Wednesday, July 23, 2014

Review: Guitar Notes by Mary Amato

Title: Guitar Notes
Author: Mary Amato
Publisher: EgmontUSA
Release date: January 1st 2012
Pages: 272
Genre: Young Adult contemporary romance
Source: Bought
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Tripp, who plays guitar only for himself, and Lyla, a cellist whose talent has already made her famous but not happy, form an unlikely friendship when they are forced to share a practice room at their high school.
My rating: 2 out of 5 stars

Guitar Notes sounded like a cute read, but it just didn't work for me. Part of it isn't really the book's fault - maybe I'm just too old for lower YA, and Guitar Notes is a prime example for immature characters that I can't relate to anymore. But even asides from the age thing, the writing is very simplistic, the characters are underdeveloped, and the story - except for one unfortunate plot twist - is pretty boring, so I just couldn't find anything to like about Guitar Notes.

The characters are the main problem. Both Tripp and Lyla represent stereotypes, and there's not much more to them than the description already gives away. The secondary characters are just as one-dimensional and unrealistically bland. Tripp and Lyla are ridiculously melodramatic, and I just couldn't take their whining, although again, this might be because of our age difference.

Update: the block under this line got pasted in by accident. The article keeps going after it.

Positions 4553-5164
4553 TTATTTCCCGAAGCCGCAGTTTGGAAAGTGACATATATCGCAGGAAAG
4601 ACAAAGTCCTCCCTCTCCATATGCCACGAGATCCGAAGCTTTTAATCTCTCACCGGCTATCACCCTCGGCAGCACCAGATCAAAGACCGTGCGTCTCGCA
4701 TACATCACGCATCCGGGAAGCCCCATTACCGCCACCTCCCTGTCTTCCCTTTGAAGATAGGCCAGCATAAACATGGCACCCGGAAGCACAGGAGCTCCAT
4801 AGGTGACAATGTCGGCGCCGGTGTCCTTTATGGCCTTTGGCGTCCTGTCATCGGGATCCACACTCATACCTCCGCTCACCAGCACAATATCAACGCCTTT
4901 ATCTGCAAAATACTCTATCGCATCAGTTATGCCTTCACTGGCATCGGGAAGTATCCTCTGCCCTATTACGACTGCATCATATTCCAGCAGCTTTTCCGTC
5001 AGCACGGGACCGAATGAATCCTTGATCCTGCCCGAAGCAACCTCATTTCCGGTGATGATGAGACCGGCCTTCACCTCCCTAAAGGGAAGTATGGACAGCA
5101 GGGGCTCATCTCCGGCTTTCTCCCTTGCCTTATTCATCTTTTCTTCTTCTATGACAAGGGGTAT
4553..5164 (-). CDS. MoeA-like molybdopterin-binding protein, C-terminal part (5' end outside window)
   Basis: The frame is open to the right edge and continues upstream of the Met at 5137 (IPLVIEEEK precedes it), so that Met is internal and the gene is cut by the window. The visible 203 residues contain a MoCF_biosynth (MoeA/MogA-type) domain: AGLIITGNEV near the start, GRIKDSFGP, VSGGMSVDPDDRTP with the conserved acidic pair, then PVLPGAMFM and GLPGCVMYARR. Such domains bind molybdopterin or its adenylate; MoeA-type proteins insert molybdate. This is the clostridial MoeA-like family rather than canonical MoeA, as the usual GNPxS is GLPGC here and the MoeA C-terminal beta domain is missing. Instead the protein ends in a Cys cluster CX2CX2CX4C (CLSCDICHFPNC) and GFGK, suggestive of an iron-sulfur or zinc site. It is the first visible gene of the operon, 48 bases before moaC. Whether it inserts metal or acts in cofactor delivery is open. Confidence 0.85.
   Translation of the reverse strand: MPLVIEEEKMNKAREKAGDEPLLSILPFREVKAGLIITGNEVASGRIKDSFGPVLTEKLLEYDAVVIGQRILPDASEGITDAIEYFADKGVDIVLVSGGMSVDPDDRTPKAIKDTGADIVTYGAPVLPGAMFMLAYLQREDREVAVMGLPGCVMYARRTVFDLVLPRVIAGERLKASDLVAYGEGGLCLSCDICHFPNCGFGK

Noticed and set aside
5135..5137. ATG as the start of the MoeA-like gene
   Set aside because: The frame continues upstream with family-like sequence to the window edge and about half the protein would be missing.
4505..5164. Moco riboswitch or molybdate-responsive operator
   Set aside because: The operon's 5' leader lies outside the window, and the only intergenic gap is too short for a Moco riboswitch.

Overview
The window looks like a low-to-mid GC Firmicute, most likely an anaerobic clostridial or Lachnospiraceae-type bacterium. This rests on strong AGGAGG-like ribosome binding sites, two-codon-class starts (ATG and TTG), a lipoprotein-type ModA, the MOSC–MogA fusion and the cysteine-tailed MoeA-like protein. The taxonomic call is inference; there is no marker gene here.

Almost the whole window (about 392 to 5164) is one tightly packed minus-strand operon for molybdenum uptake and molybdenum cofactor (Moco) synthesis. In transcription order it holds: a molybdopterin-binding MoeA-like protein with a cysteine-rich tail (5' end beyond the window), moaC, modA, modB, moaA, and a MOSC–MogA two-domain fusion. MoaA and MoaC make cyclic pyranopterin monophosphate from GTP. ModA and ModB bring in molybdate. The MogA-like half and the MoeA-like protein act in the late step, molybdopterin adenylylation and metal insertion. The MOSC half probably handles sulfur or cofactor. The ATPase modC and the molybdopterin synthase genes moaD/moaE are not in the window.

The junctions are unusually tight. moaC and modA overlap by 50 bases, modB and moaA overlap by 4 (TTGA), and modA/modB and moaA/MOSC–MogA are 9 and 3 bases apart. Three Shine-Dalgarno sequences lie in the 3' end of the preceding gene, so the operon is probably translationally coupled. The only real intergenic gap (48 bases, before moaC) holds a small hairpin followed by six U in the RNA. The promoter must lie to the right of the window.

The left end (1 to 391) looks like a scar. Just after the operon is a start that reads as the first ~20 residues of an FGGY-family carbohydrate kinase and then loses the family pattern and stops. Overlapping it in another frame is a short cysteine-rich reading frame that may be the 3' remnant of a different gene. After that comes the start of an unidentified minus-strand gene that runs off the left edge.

The relationship between Tripp and Lyla is nothing special either - it's the friendship-version of insta-love. The notes they left each other got personal way too soon to be realistic, and it seemed like they just randomly started being best friends. One thing I did appreciate is that the relationship between Lyla and Tripp stays platonic throughout the novel. I kept fearing the moment their friendship would turn into romance because they seemed so young that reading about their romance would have made me feel like a pedophile, so I'm glad Mary Amato kept their relationship platonic.

Towards the end of the novel, there is a plot twist that made the whole book a million times worse. I don't want to give anything away, but something really serious happens that does not fit at all with the light and happy tone of the rest of the story. This is something that would have merited a novel all on its own, or at least should have been treated as a major part of the plot, but it just kind of happens and then it's resolved and ten pages later, the story is done. Since it's never really explored in any depth, this plot twist didn't add anything to the story but just added to the lack of depth.